Nursing Homes are Giving Patients an Inappropriate Amount of Therapy for the Sake of Medicare Benefits

Nursing home patients who receive what is deemed as “ultra high” therapy—at least 720 minutes per week—generate many nursing homes’ largest payments from Medicare. According to a Wall Street Journal analysis of billing records, Medicare’s ultrahigh rate was estimated to be about $560 per day in 2013. The estimate was $445 per day for “very high” therapy of 500 to 719 minutes and $325 for what was deemed the “low” category, 45 to 149 minutes.

The analysis also found that nursing homes gave ultrahigh therapy to patients on an estimated 7% of days they billed to Medicare in 2002, and 54% in 2013. Medicare is mandated to cover up to 100 days of nursing-home care after hospitalization; patients pay for a part of that care in some instances.

Far too many cases have been found in which nursing home patients were given inappropriately intensive therapy for the sake of the financial incentives Medicare provides.

According to Vincent Mor, a Brown University professor of health-services and chairman of the independent quality committee at HCR ManorCare Inc. (one of the country’s largest nursing-home operators), “Playing to the max has a long tradition in health care…[At nursing homes], that tradition is based on the number of minutes of therapy given, so people give therapy up to the max.” Factors that include a trend of sicker patients being admitted to nursing facilities could influence the rise in therapy, as well.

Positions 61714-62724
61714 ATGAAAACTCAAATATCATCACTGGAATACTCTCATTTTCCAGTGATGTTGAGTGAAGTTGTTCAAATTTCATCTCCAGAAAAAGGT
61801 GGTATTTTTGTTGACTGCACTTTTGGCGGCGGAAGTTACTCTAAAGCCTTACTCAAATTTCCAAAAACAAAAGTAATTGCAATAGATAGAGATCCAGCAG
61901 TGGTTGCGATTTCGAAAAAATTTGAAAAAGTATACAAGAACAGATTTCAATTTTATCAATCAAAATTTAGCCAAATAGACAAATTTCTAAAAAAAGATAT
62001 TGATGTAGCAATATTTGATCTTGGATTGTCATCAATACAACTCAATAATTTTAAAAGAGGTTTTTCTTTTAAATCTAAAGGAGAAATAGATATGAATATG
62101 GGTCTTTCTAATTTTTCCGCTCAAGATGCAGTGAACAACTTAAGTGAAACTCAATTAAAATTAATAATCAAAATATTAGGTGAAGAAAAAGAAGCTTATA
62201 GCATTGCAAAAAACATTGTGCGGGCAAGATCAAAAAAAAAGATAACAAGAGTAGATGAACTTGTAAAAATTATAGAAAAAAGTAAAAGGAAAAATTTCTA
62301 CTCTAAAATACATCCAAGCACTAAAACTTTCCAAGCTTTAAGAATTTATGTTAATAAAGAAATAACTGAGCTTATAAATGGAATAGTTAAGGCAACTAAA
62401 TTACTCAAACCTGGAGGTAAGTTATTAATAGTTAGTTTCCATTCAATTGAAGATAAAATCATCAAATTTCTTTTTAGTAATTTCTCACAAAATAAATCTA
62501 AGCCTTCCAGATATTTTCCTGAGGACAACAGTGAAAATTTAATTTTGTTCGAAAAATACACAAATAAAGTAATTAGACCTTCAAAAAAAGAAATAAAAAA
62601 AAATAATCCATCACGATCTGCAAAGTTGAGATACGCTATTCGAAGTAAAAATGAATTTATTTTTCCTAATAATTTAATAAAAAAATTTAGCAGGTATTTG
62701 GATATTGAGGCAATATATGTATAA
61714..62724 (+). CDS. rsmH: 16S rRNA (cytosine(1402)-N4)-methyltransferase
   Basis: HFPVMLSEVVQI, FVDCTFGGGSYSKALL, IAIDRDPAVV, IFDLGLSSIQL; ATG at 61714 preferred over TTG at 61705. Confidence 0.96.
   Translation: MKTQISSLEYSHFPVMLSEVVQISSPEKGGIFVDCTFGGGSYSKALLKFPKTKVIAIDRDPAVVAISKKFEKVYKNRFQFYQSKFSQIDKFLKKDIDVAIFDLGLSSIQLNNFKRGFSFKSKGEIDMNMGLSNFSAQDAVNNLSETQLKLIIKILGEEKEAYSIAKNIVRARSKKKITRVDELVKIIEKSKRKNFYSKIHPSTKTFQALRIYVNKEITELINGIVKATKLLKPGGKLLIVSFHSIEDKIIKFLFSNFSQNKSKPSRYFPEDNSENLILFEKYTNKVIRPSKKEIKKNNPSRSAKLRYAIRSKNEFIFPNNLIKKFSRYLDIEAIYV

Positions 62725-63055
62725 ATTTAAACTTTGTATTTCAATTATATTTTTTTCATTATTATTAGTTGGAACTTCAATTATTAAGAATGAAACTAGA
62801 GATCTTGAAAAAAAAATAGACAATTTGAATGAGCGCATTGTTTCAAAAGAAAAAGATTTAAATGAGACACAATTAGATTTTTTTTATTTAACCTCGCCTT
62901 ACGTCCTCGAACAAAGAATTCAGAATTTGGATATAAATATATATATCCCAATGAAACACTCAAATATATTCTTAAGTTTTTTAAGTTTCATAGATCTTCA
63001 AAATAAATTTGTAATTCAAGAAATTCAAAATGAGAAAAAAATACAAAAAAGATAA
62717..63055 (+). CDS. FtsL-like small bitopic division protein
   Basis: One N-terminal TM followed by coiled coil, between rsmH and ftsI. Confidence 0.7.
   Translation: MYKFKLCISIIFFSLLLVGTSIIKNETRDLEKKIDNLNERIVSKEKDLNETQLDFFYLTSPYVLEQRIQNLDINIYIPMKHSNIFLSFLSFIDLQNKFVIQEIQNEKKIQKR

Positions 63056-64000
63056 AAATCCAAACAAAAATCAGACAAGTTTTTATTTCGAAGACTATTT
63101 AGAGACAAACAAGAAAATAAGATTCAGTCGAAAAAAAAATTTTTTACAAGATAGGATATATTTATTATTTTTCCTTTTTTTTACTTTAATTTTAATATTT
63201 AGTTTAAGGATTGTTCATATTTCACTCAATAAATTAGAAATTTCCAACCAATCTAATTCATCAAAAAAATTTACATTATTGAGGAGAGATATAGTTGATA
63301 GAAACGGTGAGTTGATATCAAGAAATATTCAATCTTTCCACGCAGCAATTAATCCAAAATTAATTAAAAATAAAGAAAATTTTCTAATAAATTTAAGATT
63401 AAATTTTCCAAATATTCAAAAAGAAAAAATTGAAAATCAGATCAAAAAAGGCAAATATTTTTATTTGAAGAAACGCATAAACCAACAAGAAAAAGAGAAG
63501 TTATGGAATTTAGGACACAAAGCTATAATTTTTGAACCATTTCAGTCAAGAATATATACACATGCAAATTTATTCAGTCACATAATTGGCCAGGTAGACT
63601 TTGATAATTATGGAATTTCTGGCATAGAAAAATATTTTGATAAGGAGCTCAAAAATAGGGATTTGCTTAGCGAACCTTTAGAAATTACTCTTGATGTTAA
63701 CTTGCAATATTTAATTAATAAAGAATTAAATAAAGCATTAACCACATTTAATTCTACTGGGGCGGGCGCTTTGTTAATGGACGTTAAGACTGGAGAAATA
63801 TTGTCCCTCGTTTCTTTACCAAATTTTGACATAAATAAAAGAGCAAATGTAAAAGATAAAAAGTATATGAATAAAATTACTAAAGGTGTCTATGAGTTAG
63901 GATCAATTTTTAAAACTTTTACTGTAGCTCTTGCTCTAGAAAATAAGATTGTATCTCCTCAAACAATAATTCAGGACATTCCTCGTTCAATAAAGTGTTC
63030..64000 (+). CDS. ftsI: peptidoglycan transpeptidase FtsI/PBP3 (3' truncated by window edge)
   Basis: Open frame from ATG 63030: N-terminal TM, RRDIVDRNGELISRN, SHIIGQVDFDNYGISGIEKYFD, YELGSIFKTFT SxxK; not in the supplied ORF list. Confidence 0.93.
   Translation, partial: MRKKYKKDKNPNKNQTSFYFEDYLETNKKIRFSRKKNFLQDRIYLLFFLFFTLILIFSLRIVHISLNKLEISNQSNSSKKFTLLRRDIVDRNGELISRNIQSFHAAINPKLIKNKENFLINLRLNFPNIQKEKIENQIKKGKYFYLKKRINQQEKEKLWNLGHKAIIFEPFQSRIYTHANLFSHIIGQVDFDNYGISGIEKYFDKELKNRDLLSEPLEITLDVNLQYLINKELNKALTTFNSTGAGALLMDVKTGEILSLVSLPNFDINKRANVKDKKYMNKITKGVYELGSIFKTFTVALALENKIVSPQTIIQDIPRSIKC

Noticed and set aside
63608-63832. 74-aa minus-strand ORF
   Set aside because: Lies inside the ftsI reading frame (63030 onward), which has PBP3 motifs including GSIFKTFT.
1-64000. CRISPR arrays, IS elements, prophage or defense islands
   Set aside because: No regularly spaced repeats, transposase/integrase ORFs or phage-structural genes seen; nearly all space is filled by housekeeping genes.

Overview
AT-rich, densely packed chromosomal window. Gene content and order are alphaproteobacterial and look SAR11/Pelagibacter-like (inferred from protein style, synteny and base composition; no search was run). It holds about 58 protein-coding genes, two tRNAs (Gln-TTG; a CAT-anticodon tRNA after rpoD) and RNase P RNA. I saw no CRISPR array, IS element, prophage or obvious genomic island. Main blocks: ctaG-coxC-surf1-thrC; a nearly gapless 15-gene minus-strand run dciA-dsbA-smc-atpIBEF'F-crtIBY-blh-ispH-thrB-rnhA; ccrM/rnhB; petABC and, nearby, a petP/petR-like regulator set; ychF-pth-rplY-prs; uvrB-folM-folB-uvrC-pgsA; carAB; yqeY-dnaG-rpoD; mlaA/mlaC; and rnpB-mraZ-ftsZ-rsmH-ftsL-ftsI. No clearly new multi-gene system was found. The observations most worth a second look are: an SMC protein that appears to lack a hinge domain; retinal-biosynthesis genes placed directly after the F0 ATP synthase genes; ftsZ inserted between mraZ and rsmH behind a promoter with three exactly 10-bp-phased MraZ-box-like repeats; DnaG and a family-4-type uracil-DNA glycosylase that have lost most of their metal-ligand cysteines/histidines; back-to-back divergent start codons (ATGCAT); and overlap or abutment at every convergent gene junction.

Although rehabilitation therapy in nursing homes can be instrumental to recovery, especially for patients who are very sick, such therapy given to patients who are unresponsive, highly unlikely to improve, or have declined such services, often distressing vulnerable patients. David Grabowski, a Harvard University professor who researches nursing-home expenses, says, “The system really rewards high-intensity care. There are patients being treated who aren’t appropriate.”

A key factor at many nursing facilities is the 720-minute mark. Meaning, Medicare does not pay extra for therapy given beyond 720 minutes, so facilities feel pressure to retain patients for as long as possible, up to 720 minutes. “You heard about it if you went over by even a minute,” says Shawna Pope, a speech therapist who has worked for RehabCare at various facilities.